I am not a fan of curd rice. But let me quickly edit to add that if you give me some maavaduthanni (which is what I call the savoury, tart liquor that is part of this mango pickle) on the side, I can eat a big bowl of curd rice without a murmur. Adding maavadu pickle (baby raw mangoes in brine, fermenting over months) to curd rice makes for a probiotic-rich bowl that our gut is happy to receive. Small, tender raw mangoes are combined with salt, red chilli powder, crushed mustard seeds and turmeric powder. The moisture from the raw mangoes is drawn out by the salt over two weeks. This mouth-watering pickle is ready when the baby mangoes have shrunk and there is a pool of chilli, turmeric and mustard flavoured brine in the bottle.
I recall the trips to the local markets in Mumbai with my grandmother during the raw mango season. An entire section is usually dedicated to these vendors, who also provide the service of chopping the raw mangoes in accordance with your pickle-making requirement—from a tiny dice to large chunks and everything in between.
If winters are for mixed vegetable pickles, summers are incomplete without avakkai. While this is a traditional fiery Andhra pickle, my aunt has a recipe that is kind to people like me whose spice tolerance is rather low. It has a smattering of black chana (chickpeas) thrown in for added texture and surprise. Each chunk of raw mango is lusciously coated with a gravy that has come together with the melding of the spice powders and sesame oil. My other favourite raw mango pickle has the pungency of mustard oil, with aromatics like fennel, nigella and fenugreek seeds.
My memories of raw mangoes take me to right outside my primary school gate in Walkeshwar, Mumbai. During lunch hour, my friends used to crowd around the stand of this elderly man who would sell all kinds of sour fruits like raw mangoes, amla (gooseberry), tamarind, karonda, ber and starfruit. In retrospect, this was the perfect way to get a mega dose of vitamin C from natural sources. During raw mango season, he would slice up a raw mango, arrange it on a newspaper square and sprinkle it with a mix of salt and red chilli powder. Just watching him prepare this was enough to send one’s salivary glands into hyperactive mode.
Mavinakayi chitranna, or mango rice, is a Karnataka speciality prepared during Ugadi. Raw mango is also a key ingredient in the preparation of Ugadi pachadi in Andhra culture; it’s a mix of six flavours—the others being tamarind, jaggery, neem flowers, chilli and salt.
In peak summers, raw mangoes are my favourite ingredient to make refreshing salads, drinks and even dals. I learnt the recipe for aam panna from my aunt, who always stocks up a bottle of this home-made concentrate in the fridge. The fire-roasted method gives the drink an unusual smoky flavour, highlighted even more with the addition of roasted cumin powder. Prepare a pitcher of this to make gin- and vodka-based cocktails for a crowd.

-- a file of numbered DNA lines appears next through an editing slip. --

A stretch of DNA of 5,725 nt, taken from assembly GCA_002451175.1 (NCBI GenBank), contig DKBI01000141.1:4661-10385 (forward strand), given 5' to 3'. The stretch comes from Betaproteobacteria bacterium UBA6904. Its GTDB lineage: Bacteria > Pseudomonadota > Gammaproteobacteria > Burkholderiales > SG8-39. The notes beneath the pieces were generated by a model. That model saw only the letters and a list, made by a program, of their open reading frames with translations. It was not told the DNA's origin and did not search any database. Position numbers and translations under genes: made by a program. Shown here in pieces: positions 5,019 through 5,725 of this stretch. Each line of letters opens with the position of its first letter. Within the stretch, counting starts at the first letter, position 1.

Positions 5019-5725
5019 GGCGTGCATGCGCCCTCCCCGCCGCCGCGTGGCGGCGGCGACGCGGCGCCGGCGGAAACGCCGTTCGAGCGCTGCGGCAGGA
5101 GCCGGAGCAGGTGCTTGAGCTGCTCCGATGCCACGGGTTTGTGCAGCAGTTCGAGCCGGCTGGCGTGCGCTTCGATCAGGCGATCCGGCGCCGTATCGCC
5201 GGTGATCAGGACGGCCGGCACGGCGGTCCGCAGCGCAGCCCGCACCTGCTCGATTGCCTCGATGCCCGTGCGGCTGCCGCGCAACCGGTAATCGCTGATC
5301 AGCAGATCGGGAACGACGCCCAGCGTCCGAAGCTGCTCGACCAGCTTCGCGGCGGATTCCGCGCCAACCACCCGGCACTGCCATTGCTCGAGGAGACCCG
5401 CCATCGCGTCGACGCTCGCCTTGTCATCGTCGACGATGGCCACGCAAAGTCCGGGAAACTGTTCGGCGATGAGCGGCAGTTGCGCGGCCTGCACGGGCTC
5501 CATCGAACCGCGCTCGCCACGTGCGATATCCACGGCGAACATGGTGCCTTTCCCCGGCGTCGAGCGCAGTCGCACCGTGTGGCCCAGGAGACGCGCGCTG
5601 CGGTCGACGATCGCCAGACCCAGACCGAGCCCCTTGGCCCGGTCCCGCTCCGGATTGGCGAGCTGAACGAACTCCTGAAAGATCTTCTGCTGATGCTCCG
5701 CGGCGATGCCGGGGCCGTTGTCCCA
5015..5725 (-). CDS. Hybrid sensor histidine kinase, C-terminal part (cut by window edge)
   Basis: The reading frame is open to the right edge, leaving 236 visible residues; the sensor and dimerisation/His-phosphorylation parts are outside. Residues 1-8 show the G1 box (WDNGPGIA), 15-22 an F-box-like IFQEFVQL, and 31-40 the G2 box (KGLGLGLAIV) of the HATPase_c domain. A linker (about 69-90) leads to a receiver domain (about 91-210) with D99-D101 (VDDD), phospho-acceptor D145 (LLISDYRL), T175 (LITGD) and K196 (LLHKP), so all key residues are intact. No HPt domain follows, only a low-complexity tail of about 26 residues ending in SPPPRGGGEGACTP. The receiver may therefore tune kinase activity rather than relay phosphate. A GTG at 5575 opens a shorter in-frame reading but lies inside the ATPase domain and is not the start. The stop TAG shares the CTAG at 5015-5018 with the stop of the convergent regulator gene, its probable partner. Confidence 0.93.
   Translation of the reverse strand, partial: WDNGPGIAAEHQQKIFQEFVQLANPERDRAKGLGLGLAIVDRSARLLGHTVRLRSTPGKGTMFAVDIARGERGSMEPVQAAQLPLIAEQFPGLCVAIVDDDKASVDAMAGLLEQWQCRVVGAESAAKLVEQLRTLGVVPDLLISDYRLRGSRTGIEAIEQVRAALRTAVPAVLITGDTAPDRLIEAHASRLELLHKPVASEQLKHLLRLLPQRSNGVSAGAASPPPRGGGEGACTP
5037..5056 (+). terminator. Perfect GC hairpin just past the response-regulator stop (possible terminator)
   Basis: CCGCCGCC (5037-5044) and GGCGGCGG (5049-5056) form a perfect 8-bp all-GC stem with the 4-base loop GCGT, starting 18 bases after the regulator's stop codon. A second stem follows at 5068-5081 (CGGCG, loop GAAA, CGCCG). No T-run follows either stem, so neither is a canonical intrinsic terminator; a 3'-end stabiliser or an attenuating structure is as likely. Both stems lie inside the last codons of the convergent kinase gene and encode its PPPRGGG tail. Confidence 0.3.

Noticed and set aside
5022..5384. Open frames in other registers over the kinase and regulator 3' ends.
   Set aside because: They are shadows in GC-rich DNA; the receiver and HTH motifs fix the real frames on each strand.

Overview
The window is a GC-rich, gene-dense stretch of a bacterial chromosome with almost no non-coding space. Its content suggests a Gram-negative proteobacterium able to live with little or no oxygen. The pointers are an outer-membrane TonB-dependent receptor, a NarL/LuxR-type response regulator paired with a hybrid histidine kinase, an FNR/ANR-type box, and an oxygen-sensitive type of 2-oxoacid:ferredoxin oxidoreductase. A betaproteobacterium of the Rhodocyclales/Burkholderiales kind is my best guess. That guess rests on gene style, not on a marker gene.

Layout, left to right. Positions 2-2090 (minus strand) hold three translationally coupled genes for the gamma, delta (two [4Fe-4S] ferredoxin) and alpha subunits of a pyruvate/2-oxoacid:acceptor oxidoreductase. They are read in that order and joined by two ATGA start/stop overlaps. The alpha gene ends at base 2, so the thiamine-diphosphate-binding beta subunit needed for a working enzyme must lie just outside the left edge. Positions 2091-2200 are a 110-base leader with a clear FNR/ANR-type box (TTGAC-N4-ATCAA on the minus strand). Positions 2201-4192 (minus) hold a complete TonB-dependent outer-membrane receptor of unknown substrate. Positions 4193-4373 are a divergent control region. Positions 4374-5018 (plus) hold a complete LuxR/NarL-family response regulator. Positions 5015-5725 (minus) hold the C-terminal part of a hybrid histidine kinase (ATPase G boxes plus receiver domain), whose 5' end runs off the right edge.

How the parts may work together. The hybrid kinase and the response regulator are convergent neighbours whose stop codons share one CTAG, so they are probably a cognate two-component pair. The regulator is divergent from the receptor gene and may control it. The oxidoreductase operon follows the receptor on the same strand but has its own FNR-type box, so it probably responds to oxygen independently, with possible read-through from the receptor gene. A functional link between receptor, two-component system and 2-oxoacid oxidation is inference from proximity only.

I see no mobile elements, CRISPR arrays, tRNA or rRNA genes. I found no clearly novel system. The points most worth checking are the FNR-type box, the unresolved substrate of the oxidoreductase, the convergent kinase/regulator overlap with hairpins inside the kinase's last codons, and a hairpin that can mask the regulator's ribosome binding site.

A festive rice dish from Karnataka flavoured with raw mangoes
1 cup short-grained rice
1 medium-sized raw mango
1/2 cup fresh coconut, grated
3-4 dried chillies (for more colour, less heat, use Byadagi or Kashmiri chillies)
1 tbsp jaggery
1/4tsp turmeric powder
2 tbsp groundnut oil
A pinch of asafoetida
1 tbsp urad dal
1 tbsp chana dal
1/3 cup peanuts, or broken cashew nuts
1 tsp mustard seeds
6-8 fenugreek seeds
1 sprig of curry leaves
1 dried red chilli, broken
Cook the rice using a preferred method, taking care not to overcook it. Remove and spread out on a plate.
In a small mixer, grind the raw mango, coconut, red chillies, jaggery, turmeric and salt to a coarse paste.
Heat oil in a large pan. Stir in the asafoetida. Fry urad dal, chana dal and peanuts (or cashew nuts) until the dals turn golden brown. Add mustard seeds, fenugreek seeds, curry leaves, red chilli and fry until the seeds crackle.
Transfer the prepared paste to the pan and fry on low heat for 5-6 minutes.
To this, add the cooked rice and gently mix it without crushing the rice. Once all the rice has been coated with the spice paste and tempering, cover and steam for 3-4 minutes on a low flame.
Remove and serve hot.
You can also prepare this dish using foxtail or kodo millet.
Fire-Roasted Aam Panna
An all-natural raw mango drink with a smoky flavour Makes 5-6 glasses
1 large raw mango (about 350g)
1/2 cup raw cane sugar, or powdered jaggery
1/2 cup water 3-4 ice cubes
1/3 tsp roasted cumin powder
1/2 tsp black salt
A few mint leaves for garnish
Roast the raw mango directly over a flame, rotating periodically until the skin is charred. A knife poked in should pass through the flesh.
Peel off the skin and extract all the pulp into a mixer jar. To this, add the sugar and K cup water and blend into a purée. Transfer this to a saucepan and bring to a simmer. The concentrate for the aam panna is ready. This can be kept in a sealed bottle in the refrigerator for up to one week. You can also add green cardamom powder to the concentrate.
To prepare, mix 1 part concentrate with 1 part water, 3-4 ice cubes, black salt and roasted cumin powder.
A quicker method to prepare this is to pressure-cook peeled and diced raw mango along with sugar and water for 1-2 whistles. Purée this and add the spices, dilute with water as required.
Double Tested is a fortnightly column on vegetarian cooking, highlighting a single ingredient prepared two ways. Nandita Iyer is the author of The Everyday Healthy Vegetarian.
She tweets at @saffrontrail